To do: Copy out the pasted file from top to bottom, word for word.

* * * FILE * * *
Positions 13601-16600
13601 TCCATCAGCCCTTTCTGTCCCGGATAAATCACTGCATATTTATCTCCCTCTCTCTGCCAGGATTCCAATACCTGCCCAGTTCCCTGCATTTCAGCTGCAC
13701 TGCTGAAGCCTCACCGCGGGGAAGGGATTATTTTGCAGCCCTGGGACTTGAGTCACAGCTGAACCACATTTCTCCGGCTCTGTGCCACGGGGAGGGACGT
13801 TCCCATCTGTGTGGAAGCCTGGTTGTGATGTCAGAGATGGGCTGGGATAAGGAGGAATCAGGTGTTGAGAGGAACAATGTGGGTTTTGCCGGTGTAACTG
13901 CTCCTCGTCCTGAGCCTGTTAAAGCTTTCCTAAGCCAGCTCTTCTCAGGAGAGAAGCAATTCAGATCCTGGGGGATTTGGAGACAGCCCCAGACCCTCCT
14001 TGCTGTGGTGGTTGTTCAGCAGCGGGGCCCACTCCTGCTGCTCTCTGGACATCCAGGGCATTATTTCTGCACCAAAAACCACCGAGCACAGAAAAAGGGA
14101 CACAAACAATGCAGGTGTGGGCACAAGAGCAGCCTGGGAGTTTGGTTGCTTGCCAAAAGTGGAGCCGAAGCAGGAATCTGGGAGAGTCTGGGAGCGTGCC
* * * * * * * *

Positions 13601-16600
13601 TCCATCAGCCCTTTCTGTCCCGGATAAATCACTGCATATTTATCTCCCTCTCTCTGCCAGGATTCCAATACCTGCCCAGTTCCCTGCATTTCAGCTGCAC
13701 TGCTGAAGCCTCACCGCGGGGAAGGGATTATTTTGCAGCCCTGGGACTTGAGTCACAGCTGAACCACATTTCTCCGGCTCTGTGCCACGGGGAGGGACGT
13801 TCCCATCTGTGTGGAAGCCTGGTTGTGATGTCAGAGATGGGCTGGGATAAGGAGGAATCAGGTGTTGAGAGGAACAATGTGGGTTTTGCCGGTGTAACTG
13901 CTCCTCGTCCTGAGCCTGTTAAAGCTTTCCTAAGCCAGCTCTTCTCAGGAGAGAAGCAATTCAGATCCTGGGGGATTTGGAGACAGCCCCAGACCCTCCT
14001 TGCTGTGGTGGTTGTTCAGCAGCGGGGCCCACTCCTGCTGCTCTCTGGACATCCAGGGCATTATTTCTGCACCAAAAACCACCGAGCACAGAAAAAGGGA
14101 CACAAACAATGCAGGTGTGGGCACAAGAGCAGCCTGGGAGTTTGGTTGCTTGCCAAAAGTGGAGCCGAAGCAGGAATCTGGGAGAGTCTGGGAGCGTGCC